8

I created an encrypted file with symmetric encryption.

gpg -c 50GBfile

Now I want to delete the original. Before I delete the original, I want to verify the integrity of the encrypted file. (Similar to the way ZIP files use CRC). Does gpg offer a way to verify the contents of symmetrically encrypted files?

5

The only "verify" operation in gnupg is signature verification, which basically encrypts the hash of the encrypted file with a public key (=sign).

In my opinion this means that if the output bits are corrupted while the file is being encrypted, the hash will be calculated against the corrupted file. You will never discover this by verifying the signature of that file since you signed an already corrupted file.

It appears the only way to positively verify an encrypted file against corruption is to go through the lengthy process of decrypting the generated file and compare its hash with the original.

And this is what Sepero offered above, but instead of "You could verify..." it should be "The only way to verify..."

Update - to drive the point home:

A few minutes ago I did just that: Splitting a 9.8GB back-up file into 5 rar pieces, and each piece symmetrically encrypted by gnupg. Before deleting the rar pieces, I verified the integrity of the encrypted pieces as I discussed above: 1 out of the 5 did not pass the hash test. I decrypted again that piece, and now the decrypted piece's hash did match the original rar piece.

I binary compared the bad decrypted rar part with the good decrypted one, and the only difference in those 2GB files was one byte: C8 vs. 48 - which is caused by a 1 bit flip (i.e. 11001000 vs 01001000).

The moral of the story is that if, on a good WIN7 system and a good HDD, gnupg can flip a bit on decryption, it could do that on encryption too. I will never skip again this integrity verification step.

4

If you encrypted the file with gpg -c, then there is no way to verify what the file contains without knowing the passphrase. That's a core property of symmetric encryption. Since you'll need to provide the passphrase anyway, do the real test: decompress the file and compare it with the original. On Linux or other unix variant:

gpg -d <50GBfile.gpg | cmp - 50GBfile

If you want an additional guarantee of integrity, you can sign the file with your private key by adding the -s option when you encrypt the file.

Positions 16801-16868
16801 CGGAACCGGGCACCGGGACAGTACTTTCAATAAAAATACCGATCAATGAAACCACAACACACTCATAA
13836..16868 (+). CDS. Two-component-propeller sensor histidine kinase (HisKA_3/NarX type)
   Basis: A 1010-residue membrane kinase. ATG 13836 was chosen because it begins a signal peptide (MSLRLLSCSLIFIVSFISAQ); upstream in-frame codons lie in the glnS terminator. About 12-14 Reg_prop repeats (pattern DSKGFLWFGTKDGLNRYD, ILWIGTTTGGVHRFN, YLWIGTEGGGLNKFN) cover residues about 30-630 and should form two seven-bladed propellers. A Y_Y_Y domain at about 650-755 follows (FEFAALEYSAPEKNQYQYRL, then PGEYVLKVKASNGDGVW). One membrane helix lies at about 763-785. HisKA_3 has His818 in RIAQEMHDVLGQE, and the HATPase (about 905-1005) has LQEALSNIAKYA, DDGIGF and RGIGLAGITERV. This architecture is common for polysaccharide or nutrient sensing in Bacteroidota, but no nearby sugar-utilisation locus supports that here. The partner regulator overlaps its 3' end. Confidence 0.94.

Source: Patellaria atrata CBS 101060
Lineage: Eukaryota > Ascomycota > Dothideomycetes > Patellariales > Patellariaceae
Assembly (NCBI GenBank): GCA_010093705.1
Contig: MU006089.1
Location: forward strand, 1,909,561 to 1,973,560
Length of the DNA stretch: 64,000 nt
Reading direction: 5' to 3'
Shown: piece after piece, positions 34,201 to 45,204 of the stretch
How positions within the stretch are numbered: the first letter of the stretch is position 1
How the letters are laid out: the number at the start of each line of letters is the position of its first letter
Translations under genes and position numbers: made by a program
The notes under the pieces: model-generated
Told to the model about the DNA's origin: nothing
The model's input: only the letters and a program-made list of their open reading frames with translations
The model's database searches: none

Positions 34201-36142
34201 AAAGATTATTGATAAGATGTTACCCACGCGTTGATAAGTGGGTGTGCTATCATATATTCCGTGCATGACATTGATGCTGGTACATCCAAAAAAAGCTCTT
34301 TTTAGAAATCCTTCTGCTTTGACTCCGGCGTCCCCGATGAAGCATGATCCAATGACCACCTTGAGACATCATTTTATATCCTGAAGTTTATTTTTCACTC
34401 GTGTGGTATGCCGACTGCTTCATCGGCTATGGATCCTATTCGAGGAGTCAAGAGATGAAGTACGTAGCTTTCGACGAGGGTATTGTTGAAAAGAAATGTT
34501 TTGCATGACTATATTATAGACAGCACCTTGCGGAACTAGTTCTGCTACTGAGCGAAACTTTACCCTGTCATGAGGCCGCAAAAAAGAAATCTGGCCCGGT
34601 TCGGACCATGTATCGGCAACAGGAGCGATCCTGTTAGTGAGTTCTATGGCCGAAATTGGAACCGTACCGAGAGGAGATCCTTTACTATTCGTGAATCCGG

gpg -c -s 50GBfile

Then you can verify the signature with gpg --verify 50GBfile.gpg. Note that this only gives the guarantee that the file is one of the files that you've signed, this doesn't protect you against a mistake whereby you signed the wrong file.

If you used asymmetric encryption (with the public key of the recipient — your own public key), then verifying that the file has the desired content would require the recipient's private key. With multiple recipients, any recipient's private key would do. Usually you would put your own key as a recipient of all encrypted messages, with encrypt-to or hidden-encrypt-to in the GPG configuration file.

1

You could verify it by extraction and comparing the md5sum to the original.

$ gpg -d 50GBfile | md5sum
gpg: AES256 encrypted data
gpg: gpg-agent is not available in this session
gpg: encrypted with 1 passphrase
1df1aaffb20c5255e282d6f584489993  -
$ md5sum 50GBfile
1df1aaffb20c5255e282d6f584489993  50GBfile
0

In case you want to verify the integrity you need to sign the original file as well.

gpg --encrypt --sign file

Finally you can verify the integrity (based on the signature) by decrypting the file (integrity is checked automatically)

gpg --decrypt file.asc

1
  • This only verifies that the file is one that has been signed with this key. It doesn't protect against having accidentally encrypted the wrong file. Jul 21 '14 at 11:50

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